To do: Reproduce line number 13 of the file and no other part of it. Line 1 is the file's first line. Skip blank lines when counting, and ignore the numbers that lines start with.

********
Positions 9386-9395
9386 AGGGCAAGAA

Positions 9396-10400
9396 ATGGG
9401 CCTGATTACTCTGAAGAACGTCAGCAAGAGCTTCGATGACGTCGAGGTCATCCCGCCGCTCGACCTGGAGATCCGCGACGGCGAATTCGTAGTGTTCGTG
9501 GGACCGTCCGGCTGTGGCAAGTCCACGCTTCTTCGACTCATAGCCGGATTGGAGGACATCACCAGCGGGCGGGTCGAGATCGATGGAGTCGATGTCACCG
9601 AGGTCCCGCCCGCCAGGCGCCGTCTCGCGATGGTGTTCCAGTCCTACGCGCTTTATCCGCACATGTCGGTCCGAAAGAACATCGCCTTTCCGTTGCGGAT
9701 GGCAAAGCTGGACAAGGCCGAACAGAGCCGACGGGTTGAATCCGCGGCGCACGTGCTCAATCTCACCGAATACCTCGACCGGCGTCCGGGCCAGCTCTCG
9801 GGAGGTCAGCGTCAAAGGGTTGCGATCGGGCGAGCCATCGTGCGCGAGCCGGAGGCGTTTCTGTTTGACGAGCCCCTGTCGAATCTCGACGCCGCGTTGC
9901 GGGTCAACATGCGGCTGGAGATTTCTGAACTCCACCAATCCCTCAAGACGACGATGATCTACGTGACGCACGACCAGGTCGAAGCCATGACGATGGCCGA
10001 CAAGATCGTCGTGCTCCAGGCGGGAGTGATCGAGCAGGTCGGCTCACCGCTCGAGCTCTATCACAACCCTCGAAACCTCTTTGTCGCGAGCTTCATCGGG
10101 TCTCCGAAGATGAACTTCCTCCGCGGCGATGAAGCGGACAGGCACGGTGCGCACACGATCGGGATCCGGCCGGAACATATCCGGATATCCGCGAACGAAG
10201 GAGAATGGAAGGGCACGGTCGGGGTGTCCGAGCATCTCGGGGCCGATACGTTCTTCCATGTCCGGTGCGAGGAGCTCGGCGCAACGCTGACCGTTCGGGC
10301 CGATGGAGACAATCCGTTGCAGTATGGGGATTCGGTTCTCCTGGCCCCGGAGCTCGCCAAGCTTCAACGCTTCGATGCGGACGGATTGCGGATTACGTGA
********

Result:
10201 GAGAATGGAAGGGCACGGTCGGGGTGTCCGAGCATCTCGGGGCCGATACGTTCTTCCATGTCCGGTGCGAGGAGCTCGGCGCAACGCTGACCGTTCGGGC